French student is a football player in Wisconsin, and no, he isn’t playing soccer

Enzo Rosani is living a dream as a member of UW-Stout’s football team

When thinking about sports in France, soccer, cycling and basketball come to mind. France and American football don’t seem to go hand-in-hand. American football is played in France by thousands of devoted players.

But in France, football takes a distant back seat to soccer, basketball, rugby, cycling, tennis and even cricket. Those who play though, are 100 percent committed to the game of football. People of all ages play the sport and club teams exist throughout the country, competing in various semi-professional circuits.

However, even the highest level of French football pales in comparison to what college and professional football are in the United States. Naturally, the young talents of the French league dream of taking their skills overseas and competing against the best in the world.

That was Enzo Rosani‘s dream, and now he is living it as a member of UW-Stout’s football team

Enzo Rosani

Enzo Rosani is a member of the French National American Football Team.

A soccer player in his youth, Rosani discovered football about five years ago, when one of his friends introduced him to the game. Right away, he was hooked.

“I had played soccer my whole life,” Rosani said. “I went with them one day to try it [American football] and liked it a lot.”

 Rosani began playing more and more, joining a club team near his hometown of Gagny, a suburb of eastern Paris. One of his coaches was from the United States and was very influential in teaching Rosani the game. His skills rapidly improved and soon he was one of the most promising up-and-coming players in all of France, earning a spot on the French National team.

As a member of the team, Rosani traveled to Austin, Texas, where the French team competed against all-star teams from the United States and around the world.

“When we first got to Texas, I couldn’t believe how huge the facilities just for football were,” Rosani said. “I also liked the combination of it all, the way school and sport were part of the same thing.”

In France, school teams do not exist. Athletes play for club teams that are completely independent of the school. This directly contrasts with how sports are in the United States, where school and sport are synonymous with one another.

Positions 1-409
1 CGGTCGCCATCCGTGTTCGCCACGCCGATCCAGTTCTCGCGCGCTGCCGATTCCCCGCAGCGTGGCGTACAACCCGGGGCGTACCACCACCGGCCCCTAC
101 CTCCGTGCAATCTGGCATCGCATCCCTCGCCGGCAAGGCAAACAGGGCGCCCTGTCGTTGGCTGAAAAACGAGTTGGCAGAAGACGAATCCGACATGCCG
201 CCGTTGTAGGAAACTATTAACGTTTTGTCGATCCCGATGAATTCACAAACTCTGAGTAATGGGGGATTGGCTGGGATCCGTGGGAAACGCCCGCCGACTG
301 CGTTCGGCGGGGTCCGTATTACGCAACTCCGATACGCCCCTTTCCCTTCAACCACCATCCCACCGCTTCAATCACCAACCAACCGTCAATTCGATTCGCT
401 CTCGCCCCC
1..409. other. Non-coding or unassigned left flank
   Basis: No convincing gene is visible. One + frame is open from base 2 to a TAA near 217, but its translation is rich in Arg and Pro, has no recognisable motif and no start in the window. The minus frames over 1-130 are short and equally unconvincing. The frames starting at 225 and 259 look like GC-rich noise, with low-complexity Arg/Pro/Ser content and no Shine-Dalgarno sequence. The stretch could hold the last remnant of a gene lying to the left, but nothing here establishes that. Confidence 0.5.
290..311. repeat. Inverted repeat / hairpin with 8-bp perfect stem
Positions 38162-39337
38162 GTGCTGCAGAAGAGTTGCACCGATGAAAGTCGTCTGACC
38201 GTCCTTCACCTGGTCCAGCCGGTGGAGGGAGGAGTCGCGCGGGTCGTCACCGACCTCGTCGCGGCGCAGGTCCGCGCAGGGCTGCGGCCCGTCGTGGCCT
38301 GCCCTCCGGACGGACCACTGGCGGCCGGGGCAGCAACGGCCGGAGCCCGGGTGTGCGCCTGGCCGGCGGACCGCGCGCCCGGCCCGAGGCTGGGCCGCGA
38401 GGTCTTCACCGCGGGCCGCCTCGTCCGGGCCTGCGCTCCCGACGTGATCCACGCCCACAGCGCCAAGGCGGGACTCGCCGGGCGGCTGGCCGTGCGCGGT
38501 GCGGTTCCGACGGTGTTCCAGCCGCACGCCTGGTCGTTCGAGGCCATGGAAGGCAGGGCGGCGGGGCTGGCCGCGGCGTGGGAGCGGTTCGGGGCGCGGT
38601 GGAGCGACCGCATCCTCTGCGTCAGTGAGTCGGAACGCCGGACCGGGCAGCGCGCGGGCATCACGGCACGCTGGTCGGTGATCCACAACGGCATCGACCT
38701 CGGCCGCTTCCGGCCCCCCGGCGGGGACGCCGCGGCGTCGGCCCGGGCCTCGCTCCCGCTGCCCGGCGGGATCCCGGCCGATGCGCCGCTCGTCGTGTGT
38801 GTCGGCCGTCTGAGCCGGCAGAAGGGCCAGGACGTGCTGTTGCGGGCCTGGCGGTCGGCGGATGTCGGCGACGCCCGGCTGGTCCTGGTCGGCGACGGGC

His first exposure to the way football was played in America truly astounded Rosani and he knew from that moment on that he wanted to play football at the next level: in college, in the United States.

Playing on his club team, Rosani had a great time and enjoyed learning and growing as a player, but longed to test his skills in the United States.

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Enzo in pursuit

“My coach [former UW-Stout coach Steve Guersent] was from here, so he prepared me for what to expect,” he said. “I wanted more competitive games, just higher levels of competition.”

Three years ago, Rosani became completely committed to his dream of playing football in the United States. He began working out every day, to build muscle and improve his play on the field.

His American coach played a big role as well, helping Rosani find a way to realize his dream of playing football in America. He ended up deciding on Stout for a few reasons. He sent his game film to coaches at different Division II and III schools around the Midwest.

“I knew in Division III I was going to play sooner, but I still [wanted] to compete against higher competition and I knew that this conference was tough,” Rosani said.

When he arrived in the United States, it took him a little time to get used to the differences between the U.S. and France. The biggest problem he had was convincing people that he was a French football player.

“When I first got here, people would always think I meant soccer when I would say football,” Rosani said, laughing. “It was a little hard to integrate myself, but once my teammates saw I could play they respected me.”

The team atmosphere and the camaraderie are some of the things that Rosani has enjoyed the most about playing for the Blue Devils.

“They encourage me and they are always ready to work hard,” said Rosani. “The coaches are great too, it has been a lot of fun.”

A cornerback, Rosani has always preferred playing on the defensive side of the ball.

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Rosani making a tackle for the French National Team

“I always liked lining up across from the wide receivers and play for the ball,” he said. “I enjoyed the tackling, too.”

For now, Rosani is waiting his turn and learning the ins and outs of the Stout defensive scheme. He knows that with the number of upperclassmen above him on the depth chart that playing time will be hard to come by, at least this season.

“I really want to play but there are a lot of juniors and seniors ahead of me,” said Rosani. “Right now I am focused on improving my play and getting ready for next year.”

With four years ahead of him, there’s a strong chance that Blue Devils fans will be seeing more of this young football player in the future. Despite his unlikely beginnings, Rosani is driven to achieve his goals, both on and off the field.

A Business Administration major, Rosani has plans to become a real estate agent when he graduates. That is, unless the NFL comes calling first.

By: Colin Marklowitz, UW-Stout Sports Information assistant

Colin works in the UW Stout Sports Information Department.